“There Goes My Hero” A Study Of Winston Smith As A Tragic Hero In Orwell’s 1984

1154 words - 5 pages

To determine the status of someone as a hero, it is first necessary to define a hero. For the purposes of this essay, a hero will be defined as someone who sets out to do something that impacts the world for the greater good of mankind. Aristotle defines a tragic hero as a man of an elevated social stature who falls from his position through the effect of a tragic flaw or hamartia. Consequently, we will alter Aristotle’s definition for the purposes of our discussion. Therefore, we will define a tragic hero as someone who sets out to do something that impacts the world for the greater good of mankind and fails due to his own hamartia. Winston Smith certainly falls into this mold.
What must first be established is the fact that Winston does set out to do something for the good of humanity. Winston’s rebellion against the Party does not stem from anything ignorant, immoral, or egocentric. It can not be argued that Winston misunderstands the Party and is therefore led to false conclusion of their motives. In fact, Orwell clearly states that Winston’s job requires him to be very knowledgeable about the Party. Winston’s particular job left a Party member with “nothing to guide [him] except [his] knowledge of the principles of Ingsoc. Winston was good at this kind of thing” (43) Similarly, Winston’s rebellion does not stem from a place of immorality. Orwell says as much when he comments that their affair was not an act of lust. Instead, he points out, “It was a Political Act” (126). This is a stark contrast to Julia who is, as Winston puts it, “only a rebel from the waist down” (156). Finally, Winston’s rebellion is not a selfish act. When conversing with Julia about their relationship, Winston states that his hatred for the Party stems from a desire for future generations to have knowledge. “I don’t imagine we can change anything in our own lifetime. But one can imagine little knots of resistance springing up here and there… so that the next generation can carry on where we leave off” (155). Julia, who again represents a more common rebel, responds by saying that she is “not interested in the next generation, dear. I’m interested in us” (156). Winston feels freedom and relief in his throwing off of the Party. In fact, it physically alters him. He gains weight, his varicose ulcer subsides, his coughing fits are greatly diminished. He even comments that “the process of life ceased to be intolerable” (150). Winston found a better life outside of the confines of the Party. He had challenged the status quo and found something better because of it. He strove to spread that challenge to others, this is truly a heroic goal.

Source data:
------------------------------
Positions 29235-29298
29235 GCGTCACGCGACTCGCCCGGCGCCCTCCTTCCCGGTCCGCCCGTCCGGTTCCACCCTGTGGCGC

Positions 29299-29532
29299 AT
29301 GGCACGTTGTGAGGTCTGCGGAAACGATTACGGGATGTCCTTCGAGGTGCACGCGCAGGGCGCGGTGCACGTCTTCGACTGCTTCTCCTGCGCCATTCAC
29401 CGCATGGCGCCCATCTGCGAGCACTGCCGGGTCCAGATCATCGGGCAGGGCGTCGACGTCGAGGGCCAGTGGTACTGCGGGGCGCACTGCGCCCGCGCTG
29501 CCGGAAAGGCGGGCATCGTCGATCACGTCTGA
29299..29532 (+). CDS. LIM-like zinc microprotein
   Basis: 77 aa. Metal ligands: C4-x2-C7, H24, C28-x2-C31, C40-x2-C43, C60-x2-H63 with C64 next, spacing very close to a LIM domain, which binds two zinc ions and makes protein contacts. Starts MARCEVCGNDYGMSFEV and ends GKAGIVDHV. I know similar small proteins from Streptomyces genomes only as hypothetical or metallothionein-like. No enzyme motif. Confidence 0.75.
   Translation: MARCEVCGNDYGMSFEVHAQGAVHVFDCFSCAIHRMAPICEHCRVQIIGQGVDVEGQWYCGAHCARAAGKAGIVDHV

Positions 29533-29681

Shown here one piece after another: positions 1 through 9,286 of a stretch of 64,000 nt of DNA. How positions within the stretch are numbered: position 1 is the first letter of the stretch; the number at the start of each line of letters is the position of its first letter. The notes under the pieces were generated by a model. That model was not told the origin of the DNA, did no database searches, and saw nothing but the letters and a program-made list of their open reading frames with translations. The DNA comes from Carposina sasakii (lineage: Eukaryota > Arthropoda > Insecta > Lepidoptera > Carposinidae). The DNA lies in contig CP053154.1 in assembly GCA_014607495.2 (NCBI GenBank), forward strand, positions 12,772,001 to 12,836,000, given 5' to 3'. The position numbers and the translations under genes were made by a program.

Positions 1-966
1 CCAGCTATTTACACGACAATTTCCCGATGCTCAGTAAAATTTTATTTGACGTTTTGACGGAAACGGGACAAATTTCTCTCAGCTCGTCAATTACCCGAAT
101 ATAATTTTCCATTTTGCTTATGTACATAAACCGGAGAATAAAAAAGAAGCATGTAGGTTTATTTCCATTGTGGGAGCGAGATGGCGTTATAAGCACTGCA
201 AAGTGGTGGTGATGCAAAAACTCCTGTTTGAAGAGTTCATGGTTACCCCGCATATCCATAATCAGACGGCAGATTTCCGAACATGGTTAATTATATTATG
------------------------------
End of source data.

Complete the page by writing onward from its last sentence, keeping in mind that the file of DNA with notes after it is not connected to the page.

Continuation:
The second thing that must be established for Winston to qualify as an Aristotelian tragic hero is the fact that he possesses a single hamartia that leads to his downfall. The question then clearly becomes, what one flaw led to Winston’s demise. The shallow answer is very obvious. Winston’s hamartia is his...

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